1. Please introduce yourself, where you are from and what your interest is in education
  2. Why do you use skype for connecting?
  3. How have you used skype for learning?
  4. Share your favourite stories and learning outcomes
  5. Where do you find connections?
  6. What tips do you have for those who are new to using skype?

If this is your first experience with pariticpating in a twitter chat, see How to participate in a twitter chat

What other questions could we explore with each other. Please join us and learn of the power of videoconferencing and skype in the classroom.

Below is the scribd poster for this session

https://www.scribd.com/doc/244543616/Twitter-Chat-Connected-Classrooms-with-Skype

A new school year begins and global classrooms connect!

Video call snapshot 1

As Australian schools enter the final weeks of term 3 with still another full term to go, our European and USA counterparts (and others) are starting or about to start their school years. Reinhard Marx is an innovative connected colleague from Germany and someone I really enjoy working with asked whether I could teach a grade 4/5 class about the area I live in. It was one of their first classes for the year.

Tools used and resources accessed:

  1. Skype was used to connect me with his class and to provide a backchannel for reminders and prompts when we were both ready.
  2. A powerpoint presentation was created to show a little of my school and the farm that I live on.
  3. It was uploaded to google presentation, should my bandwidth not allow me to share from my screen.
  4. An Australian flag
  5. A real pet lamb (as we are in the middle of the busy lambing period on the farm)
  6. A fresh bunch of flowers (as this is my hobby to garden and work with flowers)
My grandson and me on the farm bike

My grandson and me on the farm bike

We started with a mystery skype. The students did not take long to work out where I was from. When they worked out my country, I shared my flag to the web camera. Students then volunteered to ask me a number of questions eg “Was it winter where I lived?”. The last 15-20 mins, I shared my screen through skype and talked through the photos of school and our farm. The bandwith was great for a start and images and audio crystal clear. However, after the fourth slide, the size of the images failed to load quickly in Germany, so I shared the link to the google presentation and we walked through the images remotely. To complet the lesson, I brought in one of our pet, bottle fed lambs – always a sure winner!

I like working with Reinhard because he:

  •  actively seeks global connections and lessons. He is a science and maths teacher
  • gave students the choice of mystery skype and a lesson with me or they could continue with their maths. (There was a mix but most of the time, they were intently watching me and the presentation)
  •  introduced the class of 26 clearly to me swivelling the camera so I could understand the teaching space I was in
  • always repeats what the students say, so that I can both hear and understand the comment or question asked
  • always stopped me for a question that a student might have – so their curiousity was satisfied immediatley and not forgotten about
  • ensured the students came up to the camera and could be clearly seen by me
  • interpreted my talk so that all student members could understand what I was sharing

Challenges:

  • bandwidth and sharing images over skype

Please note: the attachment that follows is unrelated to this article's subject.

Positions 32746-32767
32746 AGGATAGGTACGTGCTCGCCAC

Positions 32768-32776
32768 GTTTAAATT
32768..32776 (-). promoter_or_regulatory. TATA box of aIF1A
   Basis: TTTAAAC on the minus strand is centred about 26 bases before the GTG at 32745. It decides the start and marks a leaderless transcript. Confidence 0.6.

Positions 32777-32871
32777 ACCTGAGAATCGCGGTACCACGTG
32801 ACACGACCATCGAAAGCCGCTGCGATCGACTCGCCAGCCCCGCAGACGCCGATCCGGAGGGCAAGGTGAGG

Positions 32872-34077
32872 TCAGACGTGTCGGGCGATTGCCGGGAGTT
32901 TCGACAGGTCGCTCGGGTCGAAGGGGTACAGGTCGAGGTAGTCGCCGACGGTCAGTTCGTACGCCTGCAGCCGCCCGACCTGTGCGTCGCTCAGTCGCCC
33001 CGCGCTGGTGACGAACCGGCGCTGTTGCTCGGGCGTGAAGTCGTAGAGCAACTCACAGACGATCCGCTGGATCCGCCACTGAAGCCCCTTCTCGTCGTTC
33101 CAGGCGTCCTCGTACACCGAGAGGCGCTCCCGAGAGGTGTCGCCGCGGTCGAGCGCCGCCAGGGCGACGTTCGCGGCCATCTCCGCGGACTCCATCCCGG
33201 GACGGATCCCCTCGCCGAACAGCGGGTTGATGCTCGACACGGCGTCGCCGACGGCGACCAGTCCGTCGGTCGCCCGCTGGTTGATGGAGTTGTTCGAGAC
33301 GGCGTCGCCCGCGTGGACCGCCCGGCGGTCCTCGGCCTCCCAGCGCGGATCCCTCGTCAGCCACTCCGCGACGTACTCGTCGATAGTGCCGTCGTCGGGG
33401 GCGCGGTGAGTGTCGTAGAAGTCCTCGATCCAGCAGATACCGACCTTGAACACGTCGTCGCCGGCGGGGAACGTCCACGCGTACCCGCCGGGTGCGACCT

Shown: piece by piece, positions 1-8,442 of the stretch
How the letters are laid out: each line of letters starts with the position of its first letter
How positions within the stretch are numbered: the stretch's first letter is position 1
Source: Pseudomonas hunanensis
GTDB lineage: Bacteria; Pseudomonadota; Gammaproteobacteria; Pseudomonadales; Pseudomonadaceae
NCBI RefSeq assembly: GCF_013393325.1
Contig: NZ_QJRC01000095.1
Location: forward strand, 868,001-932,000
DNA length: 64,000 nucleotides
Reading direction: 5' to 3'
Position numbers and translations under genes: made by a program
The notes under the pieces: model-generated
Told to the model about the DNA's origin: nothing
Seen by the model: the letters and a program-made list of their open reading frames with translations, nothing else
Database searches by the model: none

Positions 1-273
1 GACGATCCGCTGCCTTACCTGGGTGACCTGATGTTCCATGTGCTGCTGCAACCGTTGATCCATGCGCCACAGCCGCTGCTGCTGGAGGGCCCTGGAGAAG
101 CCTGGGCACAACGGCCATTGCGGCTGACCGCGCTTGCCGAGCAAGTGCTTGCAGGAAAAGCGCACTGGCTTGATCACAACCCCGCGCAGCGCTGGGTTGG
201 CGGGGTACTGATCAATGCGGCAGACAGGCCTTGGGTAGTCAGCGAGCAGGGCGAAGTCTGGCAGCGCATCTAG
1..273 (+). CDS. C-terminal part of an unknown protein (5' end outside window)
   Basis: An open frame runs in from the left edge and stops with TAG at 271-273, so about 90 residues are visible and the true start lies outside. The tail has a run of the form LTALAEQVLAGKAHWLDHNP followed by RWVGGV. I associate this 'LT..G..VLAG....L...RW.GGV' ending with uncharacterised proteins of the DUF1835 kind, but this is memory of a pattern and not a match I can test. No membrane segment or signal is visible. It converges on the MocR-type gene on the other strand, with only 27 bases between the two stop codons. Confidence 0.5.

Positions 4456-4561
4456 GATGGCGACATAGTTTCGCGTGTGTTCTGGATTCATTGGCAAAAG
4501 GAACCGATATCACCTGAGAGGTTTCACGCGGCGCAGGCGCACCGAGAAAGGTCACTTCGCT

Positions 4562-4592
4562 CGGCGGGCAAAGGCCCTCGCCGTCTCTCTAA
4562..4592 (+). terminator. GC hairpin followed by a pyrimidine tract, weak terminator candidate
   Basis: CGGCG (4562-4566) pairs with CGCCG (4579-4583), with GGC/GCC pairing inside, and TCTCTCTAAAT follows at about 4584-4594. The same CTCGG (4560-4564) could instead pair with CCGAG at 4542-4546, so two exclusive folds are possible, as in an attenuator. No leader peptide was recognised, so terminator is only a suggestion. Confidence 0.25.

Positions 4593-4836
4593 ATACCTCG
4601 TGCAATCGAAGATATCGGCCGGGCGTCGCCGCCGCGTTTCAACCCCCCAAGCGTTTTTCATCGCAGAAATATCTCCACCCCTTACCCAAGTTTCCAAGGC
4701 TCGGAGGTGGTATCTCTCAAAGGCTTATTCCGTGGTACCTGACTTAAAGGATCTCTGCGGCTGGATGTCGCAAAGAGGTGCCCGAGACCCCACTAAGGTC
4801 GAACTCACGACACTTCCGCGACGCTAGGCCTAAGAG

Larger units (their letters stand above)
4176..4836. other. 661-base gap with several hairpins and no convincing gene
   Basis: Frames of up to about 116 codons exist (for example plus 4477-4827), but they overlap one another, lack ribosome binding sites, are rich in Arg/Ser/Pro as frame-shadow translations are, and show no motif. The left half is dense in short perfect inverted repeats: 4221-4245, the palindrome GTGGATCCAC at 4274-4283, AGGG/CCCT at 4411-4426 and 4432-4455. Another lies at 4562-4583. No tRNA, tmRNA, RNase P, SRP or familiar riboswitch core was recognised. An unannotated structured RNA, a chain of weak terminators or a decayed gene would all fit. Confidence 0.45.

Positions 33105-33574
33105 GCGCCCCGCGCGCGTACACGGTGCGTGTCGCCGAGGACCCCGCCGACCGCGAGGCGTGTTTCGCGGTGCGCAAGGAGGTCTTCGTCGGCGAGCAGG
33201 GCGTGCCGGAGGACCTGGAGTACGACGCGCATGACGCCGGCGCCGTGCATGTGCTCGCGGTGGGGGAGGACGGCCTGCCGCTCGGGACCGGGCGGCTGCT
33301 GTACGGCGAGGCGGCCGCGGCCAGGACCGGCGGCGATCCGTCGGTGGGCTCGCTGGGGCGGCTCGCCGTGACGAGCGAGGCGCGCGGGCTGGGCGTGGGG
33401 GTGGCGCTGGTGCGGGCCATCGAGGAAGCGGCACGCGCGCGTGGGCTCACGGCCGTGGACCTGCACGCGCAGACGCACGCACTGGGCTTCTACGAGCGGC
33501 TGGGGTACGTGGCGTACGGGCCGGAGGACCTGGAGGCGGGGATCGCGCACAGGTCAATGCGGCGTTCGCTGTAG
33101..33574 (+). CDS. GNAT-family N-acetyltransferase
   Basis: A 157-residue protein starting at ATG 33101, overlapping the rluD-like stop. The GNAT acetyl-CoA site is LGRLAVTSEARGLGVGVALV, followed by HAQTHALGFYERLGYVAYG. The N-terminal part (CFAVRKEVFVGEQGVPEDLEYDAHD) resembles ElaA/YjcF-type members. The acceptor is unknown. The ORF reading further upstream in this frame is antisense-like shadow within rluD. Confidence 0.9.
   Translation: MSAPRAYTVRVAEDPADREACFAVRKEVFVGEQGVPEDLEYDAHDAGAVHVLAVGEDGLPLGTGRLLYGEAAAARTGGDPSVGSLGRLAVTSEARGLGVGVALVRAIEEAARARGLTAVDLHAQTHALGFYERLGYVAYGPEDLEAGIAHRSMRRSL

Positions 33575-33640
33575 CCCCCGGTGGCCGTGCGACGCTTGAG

• working with an interpreter, remembering to keep my sentences short and concise, pausing to be interpreted and then carrying on
  • the accents and understanding the comment or question – especially understanding the name of the students

 

Independence Day India – Friday August 15th

A skype message alerted me to the fact that it was Independence Day in India.

sebastian

It came from my good online friend, Sebastian Panakal and he asked:-

When may I call you? Today is Indian Independence Day and I would like to celebrate it together with you and your students, share my happiness with you

sebastian and quill earingsWishing that I had a class of middle school students whom I could connect him with, I in fact had a VCE accounting at that time (which is a subject not so easy to interrupt, due to the tight curriculum timeline). Wanting to make the most of this opportunity, I  asked whether he might wait until the last 5 mins of that class for us to connect. The students were rather shy about greeting Sebastian, but they soon rallied around and wished him a “Happy Independence Day”. In turn, Sebastian showed us the beautiful paper quill earings that his wife had made in the tri-colours of their national flag. They were to be distributed to local school girls.

 We learnt that India celebrated it as s a public holiday. Schools, clubs and associations celebrate by hosting the National Flag  (flag:in) and distribute sweets. Thereafter they sing, dance, party etc. Schools have the same fun and frolic, but a march past in the morning.

Sebastian was hoping to connect with as many of his virtual global friends to share this Independence Day. You can see his linkup with another online colleague, Katherine Zablatnik from Austria.From this linkup, Sebastian shared the following statement:-

As I shared my happiness on Indian Independence Day, an opportunity for promoting Health Tourism evolved.

As I hung up on skype, one of Sebastian’s friends also called me. As I was speaking to him, his mobile phone rang. Fascinated, I was party to a conversation in an Indian dialect as he quickly dealt with the phone call.. Not understanding a word of it, I still felt part of the connection!

Sebastian's friend

Does it matter that we interrupt senior classes for short connections like this, running the risk of falling behind the curriculum. Not at all in my opinion. Students are highly interested in what happens in other countries, they develop confidence in themselves and their communication ability and left my class in a happy frame of mind. Thank you Sebastian for saying hello to us on this day and sharing your celebrations!